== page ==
The United States Missile Defense Agency (MDA) is developing a Space Tracking and Surveillance System (STSS) which it will use to research the space-based detection and tracking of ballistic missiles. Data from STSS satellites could allow interceptors to engage incoming missiles earlier in flight than would be possible with other missile detection systems. The STSS program began in 2001, when the "SBIRS Low" program was transferred to MDA from the United States Air Force.
Two demonstration satellites were launched together on a single Delta II launch vehicle. Launch took place September 25, 2009, from Cape Canaveral Air Force Station Space Launch Complex 17. One of the two satellites had been shipped to Cape Canaveral May 4, 2009; the second satellite arrived at the launch site on June 25, 2009. It was reported that several items of debris, identified by amateur satellite watchers as remnants of the Delta-2 launch vehicle, had crashed in a field in Mongolia on the February 19, 2010.
The perceived advantage of STSS is that its satellites, by operating at a lower altitude and by using long- and short-wave infrared sensors, will be able to acquire and track missiles in midcourse and during the boost phase.
The role of STSS
STSS is designed to be the low earth orbiter within the layered Ballistic Missile Defense System. It complements the geosynchronous Defense Support Program, the Space-Based Infrared System, and other Overhead Non-Imaging Infrared systems (ONIR) and provides tracking cues to systems on the surface. The STSS program is developed in phases, the first of which is the launch of two demonstrator satellites. The demonstrators will perform experiments and prove out systems and processes to establish a knowledge base for future operational designs. The demonstration satellites, built by Northrop Grumman and Raytheon detected and tracked a two-stage Ground-Based Interceptor (GBI) during a U.S. Missile Defense Agency flight test on June 6, 2010.
According to Congressional testimony, military officials believe that STSS has the potential to bolster the nation’s missile defense system. “Two recent flight tests demonstrated that STSS dramatically improved the precision of threat missile attacks and provided more accurate fire control quality data to the Aegis ships several minutes earlier than less accurate data provided by organic radars in the Aegis or THAAD (Theater High Altitude Area Defense) systems,” U.S. Army Lt. General Patrick J. O’Reilly, Director of the U.S. Missile Defense Agency, told the U.S. Senate Appropriations Committee’s Defense subcommittee in prepared testimony on May 25, 2011.
Timeline of STSS testing
According to Global Newswire (sourced by Northrop Grumman) press releases, the following is a summary of the STSS Demonstration program satellites' on-orbit performance.
Ground-Based Interceptor test launch – 06.06.2010
First STSS Object Sighting Messages (OSM) of a missile
First on-board missile track formed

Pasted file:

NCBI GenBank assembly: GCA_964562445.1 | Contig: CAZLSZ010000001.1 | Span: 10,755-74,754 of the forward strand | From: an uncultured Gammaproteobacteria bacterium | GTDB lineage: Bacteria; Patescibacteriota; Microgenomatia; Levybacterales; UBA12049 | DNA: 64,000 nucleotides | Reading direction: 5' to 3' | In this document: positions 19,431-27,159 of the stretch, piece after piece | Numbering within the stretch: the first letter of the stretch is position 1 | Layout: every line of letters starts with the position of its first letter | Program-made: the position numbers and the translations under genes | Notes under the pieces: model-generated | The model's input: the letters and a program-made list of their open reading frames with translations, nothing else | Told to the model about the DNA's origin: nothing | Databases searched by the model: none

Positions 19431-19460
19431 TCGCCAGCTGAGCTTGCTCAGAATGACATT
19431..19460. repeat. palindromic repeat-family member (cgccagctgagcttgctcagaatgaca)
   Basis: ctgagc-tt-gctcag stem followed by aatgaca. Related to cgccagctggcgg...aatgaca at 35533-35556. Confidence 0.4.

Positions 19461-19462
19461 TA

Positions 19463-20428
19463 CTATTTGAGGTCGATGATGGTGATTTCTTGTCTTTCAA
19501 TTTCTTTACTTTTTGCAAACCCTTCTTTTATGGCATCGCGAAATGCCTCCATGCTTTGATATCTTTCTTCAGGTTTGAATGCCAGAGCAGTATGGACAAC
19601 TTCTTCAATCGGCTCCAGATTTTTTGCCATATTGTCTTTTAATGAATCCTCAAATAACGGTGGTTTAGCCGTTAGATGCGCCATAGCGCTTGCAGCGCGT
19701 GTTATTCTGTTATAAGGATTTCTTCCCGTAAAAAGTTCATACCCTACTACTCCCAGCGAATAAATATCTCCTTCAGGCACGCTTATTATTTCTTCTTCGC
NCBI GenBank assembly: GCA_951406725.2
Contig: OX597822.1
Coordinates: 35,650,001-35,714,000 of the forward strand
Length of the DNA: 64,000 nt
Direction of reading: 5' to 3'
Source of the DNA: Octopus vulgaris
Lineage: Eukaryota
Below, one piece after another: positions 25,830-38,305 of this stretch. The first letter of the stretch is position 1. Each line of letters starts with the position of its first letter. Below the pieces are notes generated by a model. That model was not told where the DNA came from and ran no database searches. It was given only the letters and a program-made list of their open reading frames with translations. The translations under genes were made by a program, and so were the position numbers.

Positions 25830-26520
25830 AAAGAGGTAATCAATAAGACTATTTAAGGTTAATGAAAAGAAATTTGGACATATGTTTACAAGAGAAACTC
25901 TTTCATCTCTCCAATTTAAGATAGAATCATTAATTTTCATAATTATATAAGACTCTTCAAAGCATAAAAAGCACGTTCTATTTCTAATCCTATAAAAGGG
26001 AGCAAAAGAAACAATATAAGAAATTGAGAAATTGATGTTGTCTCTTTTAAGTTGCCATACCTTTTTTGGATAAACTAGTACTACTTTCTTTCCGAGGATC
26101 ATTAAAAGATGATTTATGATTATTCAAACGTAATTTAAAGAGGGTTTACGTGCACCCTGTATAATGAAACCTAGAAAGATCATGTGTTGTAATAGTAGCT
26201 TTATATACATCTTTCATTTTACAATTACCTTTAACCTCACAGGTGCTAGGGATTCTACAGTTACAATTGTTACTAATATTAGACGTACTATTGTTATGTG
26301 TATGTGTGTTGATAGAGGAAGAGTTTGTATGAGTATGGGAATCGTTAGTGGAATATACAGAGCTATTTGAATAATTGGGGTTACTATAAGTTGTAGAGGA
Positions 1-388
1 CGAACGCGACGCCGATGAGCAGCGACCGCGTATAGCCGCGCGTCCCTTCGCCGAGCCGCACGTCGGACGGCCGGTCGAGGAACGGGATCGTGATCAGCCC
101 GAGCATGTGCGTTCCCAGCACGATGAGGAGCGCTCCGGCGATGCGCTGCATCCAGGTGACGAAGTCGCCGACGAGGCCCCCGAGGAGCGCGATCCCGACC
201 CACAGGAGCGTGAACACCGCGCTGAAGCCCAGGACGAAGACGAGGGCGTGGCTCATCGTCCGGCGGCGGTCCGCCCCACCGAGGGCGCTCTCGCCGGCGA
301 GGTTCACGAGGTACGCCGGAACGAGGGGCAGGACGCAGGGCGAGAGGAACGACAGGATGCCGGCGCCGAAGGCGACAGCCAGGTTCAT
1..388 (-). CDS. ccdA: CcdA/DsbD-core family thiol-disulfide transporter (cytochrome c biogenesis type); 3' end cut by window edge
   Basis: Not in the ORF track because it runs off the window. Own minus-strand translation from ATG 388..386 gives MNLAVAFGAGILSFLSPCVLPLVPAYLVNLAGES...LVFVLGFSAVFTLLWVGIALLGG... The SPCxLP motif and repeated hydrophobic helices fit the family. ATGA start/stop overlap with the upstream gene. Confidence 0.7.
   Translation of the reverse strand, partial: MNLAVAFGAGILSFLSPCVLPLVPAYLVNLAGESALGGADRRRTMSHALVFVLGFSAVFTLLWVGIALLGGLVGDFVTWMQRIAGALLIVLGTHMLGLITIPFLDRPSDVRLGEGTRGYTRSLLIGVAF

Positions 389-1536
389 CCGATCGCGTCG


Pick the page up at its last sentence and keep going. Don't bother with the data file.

ICBM Minuteman III test launch – 16.06.2010
First dual satellite collect of target, and
First target acquisition from a target launched beyond the horizon
Terminal High Altitude Area Defense system test – 28.06.2010
First OSMs sent to Enterprise Sensors Laboratory at Schriever Air Force Base, Colo., for data fusion with other sensors in real time
First track of a dim theater missile
First track of a resident space object – 19.07.2010
Tracked a NOAA weather satellite 19.07.2010 for several minutes (externally queued)
First autonomous acquisition sensor to track sensor handover of a target – 23.07.2010
Hand-off demonstration occurred when STSS acquired a ground laser source operated by U.S. Air Force Research Laboratory from the Starfire Optical Range at Kirtland Air Force Base, NM
First track of an aircraft
Precision track sensor operation below the horizon during daylight – 05.08.2010
First autonomous acquisition sensor to track sensor handover of an aircraft
Airborne Laser Test Bed Exercise – 01.09.2010
First autonomous acquisition sensor to track sensor handover of a boosted target
ICBM Minuteman III test launch – 17.09.2010
First post boost track continuation of a target with track sensor
First demonstration of track sensor generating multiple tracks for separating objects
Aegis Launch on Remote Campaign
First Track sensor stereo track of a dim boosted target
First stereo post boost tracking of midcourse target
Second Aegis Readiness Assessment Vehicle Targeting – 09.03.2011
STSS satellites acquired and tracked its target until re-entry
Second full-course tracking during U.S. Missile Defense Agency's (MDA) Aegis launch – 15.03.2011
Successful production of "stereo" 3-D tracking software to follow the target missile's flight path to predict its impact point
Sea-based missile defense test – 15.04.2011
STSS satellites target and help to intercept an intermediate range ballistic missile (IRBM); destruction of the IRBM on impact
STSS test on short-range, air-launched target (SRALT) – 08.07.2011
This test proved the STSS's ability to track dim objects that have extremely short flight timelines